Kyle Shevlin

Software Engineer
January 19, 2022
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The Wrapped State Setter Pattern

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Today, in the process of working on what might potentially become a course on React, I used a pattern that I've found useful from time to time that I want to share with you.

Have you ever wanted to have something happen every time you use setState in React? Perhaps you wanted a way to finagle the nextState or wanted to run a side effect where you store the value in localStorage. We can accomplish this and more with a "wrapped state setter" pattern.

Since my example app for the potential course uses localStorage in lieu of a database, I'll use that for my example code. That said, the pattern is the same regardless of what you use it for, so let's dive in.

Let's say my app stores a collection of notes:

function App() {
  const [notes, setNotes] = React.useState([])
  //...
}

Now, let's add some declarative state updaters that will update our notes. Keep in mind, there are multiple ways to write these updaters. Don't get too focused on the implementation details, just recognize we've written a few. Like so:

function App() {
  const [notes, setNotes] = React.useState([])

  const createNote = note => {
    setNotes(currentNotes => [...currentNotes, note])
  }

  const updateNote = update => {
    setNotes(currentNotes => {
      const index = currentNotes.findIndex(note => note.id === update.id)

      if (index < 0) return currentNotes

      return [
        ...currentNotes.slice(0, index),
        { ...currentNotes[index], ...update },
        ...currentNotes.slice(index + 1),
      ]
    })
  }

  const deleteNote = id => {
    setNotes(currentNotes => {
      const index = currentNotes.findIndex(note => note.id === id)

      if (index < 0) return currentNotes

      return [...currentNotes.slice(0, index), ...currentNotes.slice(index + 1)]
    })
  }

  //...
}

Now, let's say that we want to store these changes to notes in localStorage every time we make an update. What is the simplest way to do this?

If we look at all our declarative updaters, they all make a call to setNotes. If we had a way to change setNotes, we could make this happen. This is where the "wrapped" part of the title comes in.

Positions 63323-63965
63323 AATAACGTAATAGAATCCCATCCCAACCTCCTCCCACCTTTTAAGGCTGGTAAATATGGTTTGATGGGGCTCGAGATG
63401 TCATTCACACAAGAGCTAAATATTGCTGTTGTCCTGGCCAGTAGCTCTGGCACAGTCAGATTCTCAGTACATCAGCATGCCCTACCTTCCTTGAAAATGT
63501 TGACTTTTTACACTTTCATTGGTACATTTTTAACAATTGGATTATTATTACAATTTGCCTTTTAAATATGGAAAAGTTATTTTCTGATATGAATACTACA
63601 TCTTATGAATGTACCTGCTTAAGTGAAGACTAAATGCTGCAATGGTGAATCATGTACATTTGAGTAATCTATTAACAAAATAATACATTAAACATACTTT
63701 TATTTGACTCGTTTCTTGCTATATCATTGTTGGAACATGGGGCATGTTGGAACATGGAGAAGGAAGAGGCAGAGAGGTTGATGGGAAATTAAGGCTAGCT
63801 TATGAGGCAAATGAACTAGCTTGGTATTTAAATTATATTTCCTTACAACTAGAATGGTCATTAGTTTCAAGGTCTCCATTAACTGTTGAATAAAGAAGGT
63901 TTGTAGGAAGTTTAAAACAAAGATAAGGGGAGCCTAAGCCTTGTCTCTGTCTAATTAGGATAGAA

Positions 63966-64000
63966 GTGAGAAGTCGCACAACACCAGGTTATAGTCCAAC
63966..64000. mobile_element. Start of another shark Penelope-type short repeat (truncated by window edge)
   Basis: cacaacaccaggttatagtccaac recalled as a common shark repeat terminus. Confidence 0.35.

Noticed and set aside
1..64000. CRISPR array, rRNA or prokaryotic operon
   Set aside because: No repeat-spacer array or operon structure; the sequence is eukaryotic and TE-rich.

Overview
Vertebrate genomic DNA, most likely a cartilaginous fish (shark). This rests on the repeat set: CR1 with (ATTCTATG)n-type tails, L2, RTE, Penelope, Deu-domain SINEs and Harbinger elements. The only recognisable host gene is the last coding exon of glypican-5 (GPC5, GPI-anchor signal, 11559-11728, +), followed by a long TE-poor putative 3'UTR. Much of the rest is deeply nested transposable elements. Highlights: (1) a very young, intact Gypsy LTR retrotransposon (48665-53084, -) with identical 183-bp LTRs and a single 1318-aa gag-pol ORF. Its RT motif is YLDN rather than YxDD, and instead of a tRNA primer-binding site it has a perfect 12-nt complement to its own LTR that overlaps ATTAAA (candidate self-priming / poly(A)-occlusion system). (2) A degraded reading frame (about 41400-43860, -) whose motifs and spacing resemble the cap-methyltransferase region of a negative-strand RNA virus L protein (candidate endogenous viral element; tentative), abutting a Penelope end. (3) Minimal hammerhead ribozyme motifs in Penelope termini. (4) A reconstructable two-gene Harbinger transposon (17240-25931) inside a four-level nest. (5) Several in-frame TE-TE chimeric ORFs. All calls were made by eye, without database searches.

We're going to create a function that will call the current setNotes and use it to provide ourselves with a seam in which to extend the current behavior. Let's wrap it up, like so:

const wrappedSetNotes = React.useCallback(update => {
  // Call the original state setter, use the function updater to get the current state
  setNotes(currentNotes => {
    // Determine the nextState
    const nextState =
      typeof update === 'function' ? update(currentNotes) : update

    // This is where we extend the functionality
    localStorage.setItem(YOUR_LOCAL_STORAGE_KEY, JSON.stringify(nextState))

    // We preserve the existing functionality
    return nextState
  })
}, [])

And then every where we previously called setNotes, we update to wrappedSetNotes:

const createNote = note => {
  wrappedSetNotes(currentNotes => [...currentNotes, note])
}

const updateNote = update => {
  wrappedSetNotes(currentNotes => {
    const index = currentNotes.findIndex(note => note.id === update.id)

    if (index < 0) return currentNotes

    return [
      ...currentNotes.slice(0, index),
      { ...currentNotes[index], ...update },
      ...currentNotes.slice(index + 1),
    ]
  })
}

const deleteNote = id => {
  wrappedSetNotes(currentNotes => {
    const index = currentNotes.findIndex(note => note.id === id)

    if (index < 0) return currentNotes

    return [...currentNotes.slice(0, index), ...currentNotes.slice(index + 1)]
  })
}

Now, any updates that we make to notes will have the side effect of updating the value in localStorage.

There are other ways to use this pattern. If you've ever heard of the "state reducer pattern", that's an example of wrapping the state setter.

This pattern also doesn't have to be just for state setters. If ever you find yourself with a function that you want to add some functionality to, you might be able to simply wrap it in a function, and add your functionality in the function body. Try it out, see if it works.


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Related Post:
Prefer Declarative State Updaters
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Kyle Shevlin is a software engineer who specializes in JavaScript, React and front end web development.

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